Paul Thomas Anderson | 2hr 24min
“The Cause” is an apt name for Lancaster Dodd’s vaguely spiritual movement. His musings are rarely specific enough for us to believe in it on any level beyond its hazy, inconsistent teachings, though in a post-war American society of people looking to the stability of self-assured leaders for any sort of guidance, details are not essential. That is at least the case for Freddie Quell, whose attempts to re-join society after serving in World War II see him aimlessly wander between jobs, women, and communities, drifting on an unsettled ocean. His journey through The Master is bookmarked by overhead shots of the wake trailing behind the ships he travels on, focusing not on what lies ahead, but on the lingering remnants of the past, haunting him with memories of war, abuse, and failure. What exactly The Cause grants him and so many others is right there in its title, offering structure and purpose to the lives of those who abide by its doctrine in much the same way a human might domesticate a pet.
This might be the simplest way to break down the unlikely relationship that thrives between Freddie and Dodd. Joaquin Phoenix plays the former as a creature of wild impulse, acting on whatever violent or sexual desires pass through his mind at any point, though this is not to say he is a shallow character. A concoction of trauma, self-loathing, and nostalgia spill out in erratic mannerisms, revealing a disconnect between the way he processes those emotions and his relation to the wider world. It isn’t just Philip Seymour Hoffman’s cool, confident aura which draws a wandering Freddie into Dodd’s orbit either. The master’s interest in the spiritual realm equally confounds and fascinates his new protégé, who can barely conceive of anything immaterial, and while he preaches against submitting to one’s bestial urges, he can’t help but cherish Freddie’s naïve devotion. Like a dog looking to be cared for and an owner searching for undying loyalty, the two nurture a companionship that arrives at exactly the right moment for them both, offering a cause to which they both dedicate their lives, and which is even more fruitful than the actual “Cause” movement they lead and serve.
It is in this complex bond that Paul Thomas Anderson draws a rich dichotomy through The Master, constantly offering formal counterpoints that are as robust as they are opaque. For every one of Freddie’s fart jokes or outbursts, Dodd reprimands him as a “silly animal.” When Dodd speaks of humanity’s supremacy over the animal kingdom, Freddie amusingly asks a total stranger if she wants to fuck. When Dodd is arrested for practicing medicine without a licence, he maintains an air of civil decorum, and of course Freddie is right there by his side, refusing to let his friend go down without a fight. In the local prison, Anderson splits the frame right down the middle of the two neighbouring cells, as if painting out the dual sides of the human brain – on one side, brutish anger, aggressively smashing a toilet, and on the other, calm, composed civility, poignantly mulling over the unfortunate situation. It is here that they have their first fight, with Dodd mercilessly taunting “Who likes you except for me?”. Really though, the question cuts both ways. While his family and followers are sceptical of his act, the current state of affairs point to the fact that Freddie is the only one willing to stick by him to the end.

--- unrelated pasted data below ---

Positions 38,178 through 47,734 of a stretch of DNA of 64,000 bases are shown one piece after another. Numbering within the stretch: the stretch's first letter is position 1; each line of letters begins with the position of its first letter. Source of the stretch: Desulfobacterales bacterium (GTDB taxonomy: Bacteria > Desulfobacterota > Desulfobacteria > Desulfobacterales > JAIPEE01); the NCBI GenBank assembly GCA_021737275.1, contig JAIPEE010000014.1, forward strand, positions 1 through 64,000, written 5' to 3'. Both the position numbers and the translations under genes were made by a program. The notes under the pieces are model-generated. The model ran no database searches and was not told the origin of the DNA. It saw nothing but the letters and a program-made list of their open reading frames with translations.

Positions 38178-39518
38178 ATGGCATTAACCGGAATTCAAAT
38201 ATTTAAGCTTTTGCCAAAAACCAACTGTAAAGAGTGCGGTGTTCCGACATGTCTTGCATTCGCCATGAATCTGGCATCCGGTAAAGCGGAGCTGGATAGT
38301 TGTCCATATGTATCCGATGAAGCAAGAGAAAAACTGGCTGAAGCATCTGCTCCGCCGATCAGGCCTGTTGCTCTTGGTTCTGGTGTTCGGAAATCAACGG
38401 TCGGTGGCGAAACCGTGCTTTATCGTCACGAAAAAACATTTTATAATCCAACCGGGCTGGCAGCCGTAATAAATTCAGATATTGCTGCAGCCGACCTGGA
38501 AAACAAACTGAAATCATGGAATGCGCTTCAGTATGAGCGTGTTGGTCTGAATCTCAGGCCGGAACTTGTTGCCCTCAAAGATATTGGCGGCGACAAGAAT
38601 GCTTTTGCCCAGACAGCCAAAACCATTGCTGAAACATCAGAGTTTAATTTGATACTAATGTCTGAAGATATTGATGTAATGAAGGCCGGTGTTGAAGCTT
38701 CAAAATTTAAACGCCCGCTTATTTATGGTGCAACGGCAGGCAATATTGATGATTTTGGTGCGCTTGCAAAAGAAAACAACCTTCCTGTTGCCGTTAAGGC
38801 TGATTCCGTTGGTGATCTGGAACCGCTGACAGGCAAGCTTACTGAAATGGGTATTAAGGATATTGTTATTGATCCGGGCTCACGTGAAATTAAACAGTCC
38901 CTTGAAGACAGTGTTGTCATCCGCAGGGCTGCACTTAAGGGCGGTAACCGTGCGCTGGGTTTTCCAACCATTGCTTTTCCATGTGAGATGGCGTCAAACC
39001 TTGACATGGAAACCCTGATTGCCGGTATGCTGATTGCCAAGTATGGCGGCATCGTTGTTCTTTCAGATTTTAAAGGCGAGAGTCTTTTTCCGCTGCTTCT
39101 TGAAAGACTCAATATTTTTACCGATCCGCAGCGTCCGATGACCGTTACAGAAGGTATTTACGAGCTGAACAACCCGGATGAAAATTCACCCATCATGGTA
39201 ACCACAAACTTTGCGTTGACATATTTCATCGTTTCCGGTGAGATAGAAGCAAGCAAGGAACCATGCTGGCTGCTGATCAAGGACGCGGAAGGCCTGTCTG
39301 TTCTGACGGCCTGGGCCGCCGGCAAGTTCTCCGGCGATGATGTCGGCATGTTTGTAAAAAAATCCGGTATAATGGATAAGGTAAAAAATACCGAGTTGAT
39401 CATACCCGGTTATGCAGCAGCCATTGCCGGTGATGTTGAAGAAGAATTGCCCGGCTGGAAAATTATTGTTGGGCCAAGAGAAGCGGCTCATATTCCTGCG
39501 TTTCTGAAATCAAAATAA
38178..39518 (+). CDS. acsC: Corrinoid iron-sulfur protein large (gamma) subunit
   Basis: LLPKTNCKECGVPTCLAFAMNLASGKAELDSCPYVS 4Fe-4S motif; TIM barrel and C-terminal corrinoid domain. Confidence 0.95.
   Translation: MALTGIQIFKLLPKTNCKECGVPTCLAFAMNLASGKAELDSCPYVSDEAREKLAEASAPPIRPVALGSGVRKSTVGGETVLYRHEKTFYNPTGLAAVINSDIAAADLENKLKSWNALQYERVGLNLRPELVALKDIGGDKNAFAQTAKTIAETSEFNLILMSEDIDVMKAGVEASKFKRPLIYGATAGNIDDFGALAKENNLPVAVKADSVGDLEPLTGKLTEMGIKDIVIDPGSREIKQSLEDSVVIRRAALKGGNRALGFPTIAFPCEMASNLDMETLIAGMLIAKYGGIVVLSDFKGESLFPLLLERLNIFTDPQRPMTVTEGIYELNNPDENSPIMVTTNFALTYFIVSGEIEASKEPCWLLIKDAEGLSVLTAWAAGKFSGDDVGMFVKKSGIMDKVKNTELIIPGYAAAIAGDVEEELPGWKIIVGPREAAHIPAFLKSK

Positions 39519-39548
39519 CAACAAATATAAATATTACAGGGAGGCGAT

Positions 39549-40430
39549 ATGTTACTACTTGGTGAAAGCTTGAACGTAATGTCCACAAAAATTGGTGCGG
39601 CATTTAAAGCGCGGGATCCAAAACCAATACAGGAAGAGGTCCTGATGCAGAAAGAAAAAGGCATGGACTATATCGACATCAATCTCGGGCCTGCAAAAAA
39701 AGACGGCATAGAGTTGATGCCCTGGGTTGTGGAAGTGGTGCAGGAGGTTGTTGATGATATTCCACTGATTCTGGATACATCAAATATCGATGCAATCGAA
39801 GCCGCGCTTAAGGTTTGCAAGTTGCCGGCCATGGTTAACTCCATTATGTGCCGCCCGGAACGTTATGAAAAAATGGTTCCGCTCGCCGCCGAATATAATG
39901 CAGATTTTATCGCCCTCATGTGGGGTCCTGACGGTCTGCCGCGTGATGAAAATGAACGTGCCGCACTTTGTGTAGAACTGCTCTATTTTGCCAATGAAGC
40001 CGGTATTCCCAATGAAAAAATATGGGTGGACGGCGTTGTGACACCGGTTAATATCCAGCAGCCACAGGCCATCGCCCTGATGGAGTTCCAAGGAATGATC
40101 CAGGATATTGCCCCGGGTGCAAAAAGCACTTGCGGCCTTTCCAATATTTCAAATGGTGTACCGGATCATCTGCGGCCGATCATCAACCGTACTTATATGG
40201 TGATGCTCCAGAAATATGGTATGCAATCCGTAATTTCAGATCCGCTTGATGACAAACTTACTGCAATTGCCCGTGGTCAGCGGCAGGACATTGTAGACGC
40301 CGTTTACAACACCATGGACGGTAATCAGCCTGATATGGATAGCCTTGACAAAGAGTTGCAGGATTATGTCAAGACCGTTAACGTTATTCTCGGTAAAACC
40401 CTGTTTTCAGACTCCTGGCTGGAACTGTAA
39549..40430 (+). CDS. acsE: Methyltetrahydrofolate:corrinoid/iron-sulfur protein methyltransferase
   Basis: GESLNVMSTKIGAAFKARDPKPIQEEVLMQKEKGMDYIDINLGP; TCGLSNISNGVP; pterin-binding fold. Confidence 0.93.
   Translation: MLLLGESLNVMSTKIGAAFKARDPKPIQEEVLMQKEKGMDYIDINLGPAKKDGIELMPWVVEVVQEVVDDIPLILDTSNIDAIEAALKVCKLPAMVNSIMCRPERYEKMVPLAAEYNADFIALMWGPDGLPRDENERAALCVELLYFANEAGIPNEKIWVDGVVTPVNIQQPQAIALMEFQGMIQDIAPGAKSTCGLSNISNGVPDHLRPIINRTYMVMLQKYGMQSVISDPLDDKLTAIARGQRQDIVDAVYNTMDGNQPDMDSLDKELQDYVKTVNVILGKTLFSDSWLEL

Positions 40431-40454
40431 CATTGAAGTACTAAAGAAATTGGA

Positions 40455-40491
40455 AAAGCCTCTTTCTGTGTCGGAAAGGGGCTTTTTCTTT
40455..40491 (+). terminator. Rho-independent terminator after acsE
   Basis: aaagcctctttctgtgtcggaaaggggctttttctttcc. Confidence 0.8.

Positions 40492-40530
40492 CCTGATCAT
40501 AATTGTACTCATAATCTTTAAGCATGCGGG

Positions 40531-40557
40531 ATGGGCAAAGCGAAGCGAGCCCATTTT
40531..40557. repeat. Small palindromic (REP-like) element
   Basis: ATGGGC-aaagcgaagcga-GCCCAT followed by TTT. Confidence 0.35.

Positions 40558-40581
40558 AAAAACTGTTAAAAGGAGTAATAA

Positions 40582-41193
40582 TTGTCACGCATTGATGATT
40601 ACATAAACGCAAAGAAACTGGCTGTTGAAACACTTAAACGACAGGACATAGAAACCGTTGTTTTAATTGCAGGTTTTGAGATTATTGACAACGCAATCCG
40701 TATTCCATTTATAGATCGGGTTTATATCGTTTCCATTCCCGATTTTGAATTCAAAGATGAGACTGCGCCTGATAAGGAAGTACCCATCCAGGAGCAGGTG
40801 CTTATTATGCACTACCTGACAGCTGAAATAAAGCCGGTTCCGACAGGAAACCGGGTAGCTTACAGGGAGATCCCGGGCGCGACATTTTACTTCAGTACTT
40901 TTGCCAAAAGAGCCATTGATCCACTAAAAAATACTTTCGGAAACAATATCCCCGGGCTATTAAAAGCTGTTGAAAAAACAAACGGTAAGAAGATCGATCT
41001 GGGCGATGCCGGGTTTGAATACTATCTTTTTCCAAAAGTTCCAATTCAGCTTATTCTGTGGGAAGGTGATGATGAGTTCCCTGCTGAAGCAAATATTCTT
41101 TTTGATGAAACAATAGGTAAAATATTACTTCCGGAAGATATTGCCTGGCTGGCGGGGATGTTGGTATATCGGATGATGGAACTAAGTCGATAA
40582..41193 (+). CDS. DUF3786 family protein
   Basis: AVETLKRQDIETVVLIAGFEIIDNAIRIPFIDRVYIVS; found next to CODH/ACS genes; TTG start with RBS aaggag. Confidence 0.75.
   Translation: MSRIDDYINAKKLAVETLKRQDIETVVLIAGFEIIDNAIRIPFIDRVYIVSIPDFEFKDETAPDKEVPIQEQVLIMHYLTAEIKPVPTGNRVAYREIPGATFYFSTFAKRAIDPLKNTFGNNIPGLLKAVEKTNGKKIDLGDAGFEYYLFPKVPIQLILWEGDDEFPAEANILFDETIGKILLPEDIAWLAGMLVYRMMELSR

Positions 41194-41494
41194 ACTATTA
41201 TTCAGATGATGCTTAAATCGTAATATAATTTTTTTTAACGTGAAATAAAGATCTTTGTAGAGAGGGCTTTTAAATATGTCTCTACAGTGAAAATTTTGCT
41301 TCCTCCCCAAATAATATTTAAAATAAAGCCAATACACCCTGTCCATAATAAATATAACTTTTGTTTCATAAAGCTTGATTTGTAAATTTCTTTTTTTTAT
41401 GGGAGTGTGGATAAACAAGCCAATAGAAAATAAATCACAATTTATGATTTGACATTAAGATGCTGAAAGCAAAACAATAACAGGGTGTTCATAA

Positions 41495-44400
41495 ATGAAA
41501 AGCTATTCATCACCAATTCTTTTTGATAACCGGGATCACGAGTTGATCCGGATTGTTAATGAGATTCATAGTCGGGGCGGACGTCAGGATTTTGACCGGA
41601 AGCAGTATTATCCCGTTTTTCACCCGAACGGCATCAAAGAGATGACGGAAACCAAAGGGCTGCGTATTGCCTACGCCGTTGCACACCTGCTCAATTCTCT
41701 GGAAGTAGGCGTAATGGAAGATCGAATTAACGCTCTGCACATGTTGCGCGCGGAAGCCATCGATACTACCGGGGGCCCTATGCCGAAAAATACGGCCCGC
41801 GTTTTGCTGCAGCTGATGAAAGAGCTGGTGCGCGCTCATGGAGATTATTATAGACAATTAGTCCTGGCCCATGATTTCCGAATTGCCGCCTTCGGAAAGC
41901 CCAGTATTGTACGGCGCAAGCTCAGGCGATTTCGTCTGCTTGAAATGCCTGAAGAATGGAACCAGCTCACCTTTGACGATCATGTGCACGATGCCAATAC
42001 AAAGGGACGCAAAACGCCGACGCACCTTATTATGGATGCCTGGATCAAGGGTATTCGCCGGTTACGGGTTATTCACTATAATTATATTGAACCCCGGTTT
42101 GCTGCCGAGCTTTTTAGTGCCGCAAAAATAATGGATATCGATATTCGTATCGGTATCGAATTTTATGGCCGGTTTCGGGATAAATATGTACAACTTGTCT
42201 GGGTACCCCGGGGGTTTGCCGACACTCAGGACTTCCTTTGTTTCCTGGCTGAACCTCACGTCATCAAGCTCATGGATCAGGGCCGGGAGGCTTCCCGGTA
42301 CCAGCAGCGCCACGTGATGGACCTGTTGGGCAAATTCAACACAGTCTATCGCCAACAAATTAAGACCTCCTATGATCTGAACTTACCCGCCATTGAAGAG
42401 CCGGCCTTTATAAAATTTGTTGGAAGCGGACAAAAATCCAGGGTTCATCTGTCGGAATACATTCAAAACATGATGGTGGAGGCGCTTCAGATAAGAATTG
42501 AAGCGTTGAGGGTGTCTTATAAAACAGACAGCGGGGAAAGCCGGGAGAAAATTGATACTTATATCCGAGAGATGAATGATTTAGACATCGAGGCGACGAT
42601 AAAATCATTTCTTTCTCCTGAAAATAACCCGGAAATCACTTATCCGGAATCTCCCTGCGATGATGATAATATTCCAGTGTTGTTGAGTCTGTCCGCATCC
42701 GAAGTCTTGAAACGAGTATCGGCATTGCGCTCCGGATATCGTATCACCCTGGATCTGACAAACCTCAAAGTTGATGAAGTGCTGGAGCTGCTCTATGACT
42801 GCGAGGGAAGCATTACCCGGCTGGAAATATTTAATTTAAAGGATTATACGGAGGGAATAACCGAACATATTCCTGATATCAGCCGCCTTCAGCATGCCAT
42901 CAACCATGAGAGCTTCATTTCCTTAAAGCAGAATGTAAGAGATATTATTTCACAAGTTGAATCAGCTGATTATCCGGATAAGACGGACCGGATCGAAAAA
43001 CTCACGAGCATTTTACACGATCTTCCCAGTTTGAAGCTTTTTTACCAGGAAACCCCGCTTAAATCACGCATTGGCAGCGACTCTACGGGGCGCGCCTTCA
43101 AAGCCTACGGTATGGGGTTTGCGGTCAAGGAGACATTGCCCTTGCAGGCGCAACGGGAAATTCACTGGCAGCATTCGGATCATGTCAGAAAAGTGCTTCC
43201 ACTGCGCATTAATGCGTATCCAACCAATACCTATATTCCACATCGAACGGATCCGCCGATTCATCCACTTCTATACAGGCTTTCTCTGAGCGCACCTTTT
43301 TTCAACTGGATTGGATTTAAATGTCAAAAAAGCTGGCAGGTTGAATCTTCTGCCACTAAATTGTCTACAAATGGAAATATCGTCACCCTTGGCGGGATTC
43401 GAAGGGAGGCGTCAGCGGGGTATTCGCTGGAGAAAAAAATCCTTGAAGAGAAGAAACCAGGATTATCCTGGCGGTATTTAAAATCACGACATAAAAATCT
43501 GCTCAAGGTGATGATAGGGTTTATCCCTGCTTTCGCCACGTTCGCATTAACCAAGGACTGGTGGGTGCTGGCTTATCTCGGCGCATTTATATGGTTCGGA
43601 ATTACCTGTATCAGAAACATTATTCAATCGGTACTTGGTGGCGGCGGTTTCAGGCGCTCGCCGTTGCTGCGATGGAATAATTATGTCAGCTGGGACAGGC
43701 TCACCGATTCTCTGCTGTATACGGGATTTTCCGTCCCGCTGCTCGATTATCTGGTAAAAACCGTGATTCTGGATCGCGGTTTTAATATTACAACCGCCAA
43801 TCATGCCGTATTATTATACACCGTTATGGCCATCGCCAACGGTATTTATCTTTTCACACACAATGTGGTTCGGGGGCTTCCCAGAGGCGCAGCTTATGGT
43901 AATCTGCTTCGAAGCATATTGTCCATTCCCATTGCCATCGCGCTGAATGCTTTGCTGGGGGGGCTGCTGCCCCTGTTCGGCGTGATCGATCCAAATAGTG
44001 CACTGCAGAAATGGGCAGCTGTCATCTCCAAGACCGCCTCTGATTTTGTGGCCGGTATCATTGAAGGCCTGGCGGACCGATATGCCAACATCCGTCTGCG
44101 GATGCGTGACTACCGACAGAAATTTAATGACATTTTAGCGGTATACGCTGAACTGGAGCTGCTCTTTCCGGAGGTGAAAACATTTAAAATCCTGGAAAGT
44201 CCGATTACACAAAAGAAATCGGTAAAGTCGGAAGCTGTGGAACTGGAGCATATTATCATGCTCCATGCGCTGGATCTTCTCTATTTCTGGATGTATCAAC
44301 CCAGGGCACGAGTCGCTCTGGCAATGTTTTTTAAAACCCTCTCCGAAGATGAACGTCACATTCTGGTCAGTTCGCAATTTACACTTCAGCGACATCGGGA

The obscure, almost lyrical progression of this eccentric relationship is one that Anderson builds in abstract rhythms all through The Master, eroding boundaries between scenes with dreamy long dissolves and non-linear montages that at times last upwards of ten minutes. It all begins though with the pure character work of the first twenty minutes, which sees Freddie finish up his Navy service and pass the time on a remote island. The editing here is as jagged as the primal, syncopated beat of Jonny Greenwood’s percussion and strings, accompanying Freddie humping a lady carved into the sand, masturbating into the ocean, and wrestling with his fellow soldiers. Upon arriving back in America, his psychological examination through a Rorschach test goes on to reveal more of that sexual perversion which is ingrained in his most base instincts. There always seems to be some crooked angle in Phoenix’s posture too, whether hunched over or bent to the side, and Anderson particularly emphasises it on the ship transporting him home, splaying him out on the upper deck of the navy ship in the foreground, while the crew below lounge around in more conventional positions. Besides the presence of those eccentric habits and messy vices which make him unpredictably human, Freddie is not a man who can be pinned down easily.
It is on the yacht where Dodd is celebrating his daughter’s wedding and on which Freddie stows away that the two men first meet. “You seem so familiar to me,” Dodd wistfully ponders as if recalling a past life, and the chemistry between both actors is immediately palpable. How fitting it is that the initial stage of this relationship unfolds on the ocean. Just as Freddie comfortably floats through life without direction, so too is this the place where Dodd feels most focused and inspired to write. When they eventually arrive back on land, Anderson will often draw on the tight frames of doorways and windows to close in around them, binding them by the conventions of society, but for now the two simply relish the freedom that comes with the rolling waves, rendered musically in the rise and fall of Greenwood’s discordant, otherworldly scales.